Ludvig Birch & Christian Nøkkentvedt
Rosenørns Allé 22, DK-1970 Frederiksberg C
Completed in 1945
The Radio House on Rosenørns Allé is one of Vilhelm Lauritzen's most famous and esteemed architectural works – internationally as well. Since the elegant building with its distinctive fan-shaped concert hall was completed in 1945, it has provided the setting for life and music, and continues to do so to this day. For music lovers, students and staff of the Royal Danish Academy of Music.
The materials used in the Radio House are exclusive both inside and out. The facades are made of Greenlandic marble, and the furniture and furnishings are designed in materials like dark mahogany. The ceiling in the foyer is divided into sections of oxhide, stretched directly over mineral wool.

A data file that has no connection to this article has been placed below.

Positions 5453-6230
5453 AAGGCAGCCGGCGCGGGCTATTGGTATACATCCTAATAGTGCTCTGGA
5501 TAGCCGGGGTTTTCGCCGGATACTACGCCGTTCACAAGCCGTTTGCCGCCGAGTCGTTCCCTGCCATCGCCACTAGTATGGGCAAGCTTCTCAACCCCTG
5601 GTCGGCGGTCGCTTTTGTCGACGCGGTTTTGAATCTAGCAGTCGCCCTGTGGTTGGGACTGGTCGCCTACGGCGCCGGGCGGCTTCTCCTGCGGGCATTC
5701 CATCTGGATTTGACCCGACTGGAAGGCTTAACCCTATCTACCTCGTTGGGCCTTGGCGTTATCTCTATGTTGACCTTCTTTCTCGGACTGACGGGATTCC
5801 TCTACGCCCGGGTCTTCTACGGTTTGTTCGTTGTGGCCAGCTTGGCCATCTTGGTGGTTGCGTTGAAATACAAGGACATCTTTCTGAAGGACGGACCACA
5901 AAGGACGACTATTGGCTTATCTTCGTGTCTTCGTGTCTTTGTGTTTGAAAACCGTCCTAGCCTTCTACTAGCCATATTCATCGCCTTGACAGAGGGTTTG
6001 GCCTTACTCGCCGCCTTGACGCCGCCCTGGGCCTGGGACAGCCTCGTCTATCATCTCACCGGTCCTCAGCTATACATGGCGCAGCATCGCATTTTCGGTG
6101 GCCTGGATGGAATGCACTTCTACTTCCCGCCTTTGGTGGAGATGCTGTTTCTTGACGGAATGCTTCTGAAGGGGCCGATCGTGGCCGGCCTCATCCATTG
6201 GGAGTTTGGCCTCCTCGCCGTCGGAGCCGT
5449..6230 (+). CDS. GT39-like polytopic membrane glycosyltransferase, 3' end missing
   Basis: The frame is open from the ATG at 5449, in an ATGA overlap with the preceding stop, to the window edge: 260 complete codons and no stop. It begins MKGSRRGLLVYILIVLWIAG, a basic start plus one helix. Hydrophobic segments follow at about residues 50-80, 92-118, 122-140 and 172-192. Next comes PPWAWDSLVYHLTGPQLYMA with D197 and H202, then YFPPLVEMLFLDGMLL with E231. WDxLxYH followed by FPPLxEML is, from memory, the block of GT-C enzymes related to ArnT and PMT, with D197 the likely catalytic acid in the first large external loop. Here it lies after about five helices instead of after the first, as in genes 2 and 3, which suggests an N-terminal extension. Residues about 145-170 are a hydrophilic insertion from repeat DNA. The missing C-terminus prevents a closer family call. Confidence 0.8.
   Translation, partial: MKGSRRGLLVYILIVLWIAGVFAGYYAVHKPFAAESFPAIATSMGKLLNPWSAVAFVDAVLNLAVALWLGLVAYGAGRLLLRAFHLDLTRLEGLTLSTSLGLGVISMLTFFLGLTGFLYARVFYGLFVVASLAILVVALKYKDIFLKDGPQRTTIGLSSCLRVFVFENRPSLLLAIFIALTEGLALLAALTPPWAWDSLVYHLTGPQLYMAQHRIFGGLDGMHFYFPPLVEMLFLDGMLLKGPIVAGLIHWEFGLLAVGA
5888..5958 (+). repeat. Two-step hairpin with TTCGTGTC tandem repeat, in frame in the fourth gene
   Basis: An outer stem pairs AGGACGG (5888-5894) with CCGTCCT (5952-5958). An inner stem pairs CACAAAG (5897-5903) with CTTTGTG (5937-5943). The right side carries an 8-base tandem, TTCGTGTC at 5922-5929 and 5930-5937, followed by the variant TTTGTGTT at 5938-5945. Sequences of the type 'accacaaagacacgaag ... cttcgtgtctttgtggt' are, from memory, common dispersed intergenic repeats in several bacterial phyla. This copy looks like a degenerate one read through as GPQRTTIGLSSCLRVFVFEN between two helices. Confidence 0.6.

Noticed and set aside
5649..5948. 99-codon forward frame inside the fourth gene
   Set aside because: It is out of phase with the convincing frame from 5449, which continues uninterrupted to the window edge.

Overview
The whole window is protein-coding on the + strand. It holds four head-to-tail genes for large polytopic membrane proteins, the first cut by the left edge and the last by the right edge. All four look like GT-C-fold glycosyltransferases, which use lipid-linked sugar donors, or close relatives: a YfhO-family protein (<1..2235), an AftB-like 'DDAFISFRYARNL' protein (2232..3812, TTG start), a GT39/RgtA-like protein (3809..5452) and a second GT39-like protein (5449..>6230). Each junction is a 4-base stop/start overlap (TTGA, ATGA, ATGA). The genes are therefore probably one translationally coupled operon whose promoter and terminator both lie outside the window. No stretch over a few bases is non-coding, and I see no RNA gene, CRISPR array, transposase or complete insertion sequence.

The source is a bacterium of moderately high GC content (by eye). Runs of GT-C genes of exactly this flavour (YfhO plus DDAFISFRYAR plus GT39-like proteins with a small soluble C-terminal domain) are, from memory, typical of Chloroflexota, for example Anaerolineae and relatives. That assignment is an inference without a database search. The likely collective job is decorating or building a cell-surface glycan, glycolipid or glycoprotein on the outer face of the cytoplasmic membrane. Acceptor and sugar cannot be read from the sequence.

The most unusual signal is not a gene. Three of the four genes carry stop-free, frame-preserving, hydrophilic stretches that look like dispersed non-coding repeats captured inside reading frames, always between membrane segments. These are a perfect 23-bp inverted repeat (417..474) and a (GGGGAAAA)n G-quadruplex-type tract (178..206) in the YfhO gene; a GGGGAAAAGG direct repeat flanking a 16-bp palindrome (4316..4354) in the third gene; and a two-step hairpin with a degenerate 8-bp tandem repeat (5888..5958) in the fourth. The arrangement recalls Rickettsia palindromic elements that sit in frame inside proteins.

"The house's lamps, wall coverings, furnishings, and all details down to staircase balusters, railings, and door handles appear meticulously conceived, as if they have almost grown out of the whole in one organic formation." – from the book "Modern for 100 Years" by Christian Bundegaard.
The interior of the house, including lamps like the iconic "The Radio House Pendant," and furniture, including the Foyer series, which was relaunched in 2022, was specifically designed for the house. The young architect Finn Juhl, who was employed by Vilhelm Lauritzen from 1934 to 1945, contributed to the interior design alongside Vilhelm Lauritzen.
The administration wing is composed of staggered volumes, similar to Arne Jacobsen's town halls in Aarhus and Søllerød, with references to Walter Gropius' competition project for a theater in Kharkov and Le Corbusier's League of Nations building in Geneva from 1927.
The Radio House was created as a result of a competition organized by Statsradiofonien (now Danish Broadcasting Corporation) in 1934, which was won by Vilhelm Lauritzen's team, including engineer Nøkkentved. From 1945 to 2007, The Radio House served as the main building for the State Symphony - later became Danish Broadcasting Corporation - until the entire production moved to Ørestad in the new DR Building in 2007. The Radio House was designated as a protected historic building in 1994.